Cracked, not Broken: Surviving and Thriving After a Suicide Attempt – By Kevin Hines
I first read about Kevin’s remarkable story a few years ago before a family trip to San Francisco. He is also featured in a three part video series as part of a Youth Mental Health First Aid course provided by The Avielle Foundation in Newtown, CT. He took time, in between his busy public speaking schedule to come and speak in Newtown. He and his wife are remarkable people with a compelling story and no doubt are saving lives and helping others understand how they too can live with and even thrive with a brain illness. If you are interested in hearing or booking Kevin to speak, you can contact Wolfman Productions.
Amazon.com summary: The Golden Gate Bridge is one of the most recognizable structures to define a modern city. Yet, for author Kevin Hines the bridge is not merely a marker of a place or a time. Instead, the bridge marks the beginning of his remarkable story. At 19 years old, Kevin attempted to take his own life by jumping off the Golden Gate Bridge – a distance which took four seconds to fall. Recently diagnosed with bi-polar disorder, Kevin had begun to hear voices telling him he had to die, and days before his attempt, he began to believe them.
The fall would break his body, but not his spirit. His story chronicles the extraordinary will of the author to live mentally well in the face of his mental illness: bipolar disorder with psychotic features. With each mental breakdown, however, the author’s desire to live mentally well– and to be a mental health advocate– pulls him from the depths of his condition. Kevin’s story is a remarkable testament to the strength of the human spirit and a reminder to us to love the life we have. His story also reminds us that living mentally well takes time, endurance, hard work, and support. With these disciplines in place, those living with even very difficult diagnoses can achieve better lives for themselves and those who help to support and care for them.
How Long Will I Cry?: Voices of Youth Violence – Edited by Miles Harvey
In 2011 and 2012, while more than 900 people were being murdered on the streets of Chicago, creative-writing students from DePaul University fanned out all over the city to interview people whose lives have been changed by the bloodshed. The result is How Long Will I Cry?: Voices of Youth Violence, an extraordinary and eye-opening work of oral history.
Told by real people in their own words, the stories in How Long Will I Cry? are at turns harrowing, heartbreaking and full of hope.
“It’s the power of what follows here, the frank and often profound reflections of those who have been there, of those who have lost. In their words, often philosophical and poetic, they move us to see what they see and to hear what they hear. They make us all feel less alone.”
Fist Stick Knife Gun: A Personal History of Violence – by Geoffrey Canada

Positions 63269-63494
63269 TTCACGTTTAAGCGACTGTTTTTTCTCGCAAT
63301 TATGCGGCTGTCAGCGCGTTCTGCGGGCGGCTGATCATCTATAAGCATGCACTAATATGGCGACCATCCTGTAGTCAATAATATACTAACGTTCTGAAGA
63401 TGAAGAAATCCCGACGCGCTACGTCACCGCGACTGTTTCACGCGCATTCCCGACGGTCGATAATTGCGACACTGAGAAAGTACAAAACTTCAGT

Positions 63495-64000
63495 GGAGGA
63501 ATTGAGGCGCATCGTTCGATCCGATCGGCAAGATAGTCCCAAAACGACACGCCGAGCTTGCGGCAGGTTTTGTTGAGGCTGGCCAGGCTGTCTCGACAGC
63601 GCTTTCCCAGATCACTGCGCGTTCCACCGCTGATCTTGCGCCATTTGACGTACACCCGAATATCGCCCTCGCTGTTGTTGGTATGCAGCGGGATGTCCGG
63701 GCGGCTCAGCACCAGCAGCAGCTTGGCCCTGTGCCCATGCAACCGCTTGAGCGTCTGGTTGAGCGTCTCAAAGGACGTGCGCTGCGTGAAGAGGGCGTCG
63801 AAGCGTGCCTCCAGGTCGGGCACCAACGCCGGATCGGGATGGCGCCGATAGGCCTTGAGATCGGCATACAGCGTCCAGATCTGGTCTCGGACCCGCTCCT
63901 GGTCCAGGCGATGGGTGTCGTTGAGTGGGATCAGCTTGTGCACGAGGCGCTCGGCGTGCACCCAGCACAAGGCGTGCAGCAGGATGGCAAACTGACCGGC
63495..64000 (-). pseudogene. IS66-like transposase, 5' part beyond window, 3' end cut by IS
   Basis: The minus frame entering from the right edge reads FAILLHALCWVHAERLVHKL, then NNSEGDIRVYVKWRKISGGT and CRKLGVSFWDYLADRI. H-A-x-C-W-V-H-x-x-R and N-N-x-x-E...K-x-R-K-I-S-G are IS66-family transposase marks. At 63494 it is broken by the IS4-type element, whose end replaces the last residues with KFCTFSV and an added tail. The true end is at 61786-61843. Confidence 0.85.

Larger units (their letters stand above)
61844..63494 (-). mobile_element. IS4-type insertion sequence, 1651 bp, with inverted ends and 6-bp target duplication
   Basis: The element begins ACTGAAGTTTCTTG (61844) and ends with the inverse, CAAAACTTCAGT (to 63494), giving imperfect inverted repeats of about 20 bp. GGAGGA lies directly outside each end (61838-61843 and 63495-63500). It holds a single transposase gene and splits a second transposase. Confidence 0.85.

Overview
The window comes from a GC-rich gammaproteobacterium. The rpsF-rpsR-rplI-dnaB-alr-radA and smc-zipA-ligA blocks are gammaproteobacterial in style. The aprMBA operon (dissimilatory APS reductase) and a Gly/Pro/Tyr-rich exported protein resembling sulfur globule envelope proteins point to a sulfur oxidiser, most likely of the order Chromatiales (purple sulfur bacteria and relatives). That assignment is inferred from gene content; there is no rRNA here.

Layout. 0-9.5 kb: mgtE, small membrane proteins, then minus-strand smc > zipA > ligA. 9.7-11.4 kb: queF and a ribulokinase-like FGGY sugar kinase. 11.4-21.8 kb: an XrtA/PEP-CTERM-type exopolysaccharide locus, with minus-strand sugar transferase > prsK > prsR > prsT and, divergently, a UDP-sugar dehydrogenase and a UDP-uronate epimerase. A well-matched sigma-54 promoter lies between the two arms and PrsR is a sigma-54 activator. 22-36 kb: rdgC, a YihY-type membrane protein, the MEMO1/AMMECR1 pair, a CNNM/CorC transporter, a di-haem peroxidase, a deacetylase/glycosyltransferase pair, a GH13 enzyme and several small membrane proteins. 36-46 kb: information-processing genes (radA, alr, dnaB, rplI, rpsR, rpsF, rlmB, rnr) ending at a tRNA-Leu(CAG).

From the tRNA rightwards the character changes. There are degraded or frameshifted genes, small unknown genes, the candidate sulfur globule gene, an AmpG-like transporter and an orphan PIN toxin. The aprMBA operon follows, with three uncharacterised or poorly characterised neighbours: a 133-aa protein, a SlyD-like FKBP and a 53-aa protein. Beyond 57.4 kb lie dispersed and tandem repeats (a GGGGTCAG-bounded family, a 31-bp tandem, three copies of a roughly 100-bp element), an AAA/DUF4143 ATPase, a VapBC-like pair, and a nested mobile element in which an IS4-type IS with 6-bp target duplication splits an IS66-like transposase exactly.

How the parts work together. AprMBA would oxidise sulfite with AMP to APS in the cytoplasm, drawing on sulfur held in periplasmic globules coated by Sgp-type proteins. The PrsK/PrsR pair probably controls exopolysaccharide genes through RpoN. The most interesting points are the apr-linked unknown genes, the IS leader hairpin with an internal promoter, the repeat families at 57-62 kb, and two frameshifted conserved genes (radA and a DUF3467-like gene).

Amazon.com summary: Long before the avalanche of praise for his work—from Oprah Winfrey, from President Bill Clinton, from President Barack Obama—long before he became known for his talk show appearances, Members Project spots, and documentaries like Waiting for “Superman”, Geoffrey Canada was a small boy growing up scared on the mean streets of the South Bronx. His childhood world was one where “sidewalk boys” learned the codes of the block and were ranked through the rituals of fist, stick, and knife. Then the streets changed, and the stakes got even higher. In his candid and riveting memoir, Canada relives a childhood in which violence stalked every street corner.
New Orleans, Louisiana has one of the highest per capita murder rates in the United States. For the last decade, statistics have shown murder rates four to six times higher than the national average. Eighty percent of the victims are black males, mostly in their teenage years. This is the city’s greatest neglected crisis with profound implications for the issues of violence and crime most American cities face. New Orleans government, law enforcement, community leaders, and well-intentioned citizens cannot agree on a prognosis or a solution to this situation. Wherever a disagreement is escalating into violence, an execution is being planned, or a victim is taking his last breath, it is more than likely a youth is witnessing or carrying out these actions. SHELL SHOCKED attempts to bridge the gap of this disconnect by hearing the ideas, opinions, and testimonies from activists, community leaders, police, city officials, youth program directors, family and friends of victims, and the children who live in these violent circumstances. We are looking for positive solutions to an extremely negative situation.
From producer/director Steve James and author-turned-producer Alex Kotlowitz, The Interrupters tells the moving and surprising story of three “violence interrupters” in Chicago who with bravado, humility and even humor try to protect their communities from the violence they once employed. More about the film.
The Interrupters can be watched on PBS Frontline here.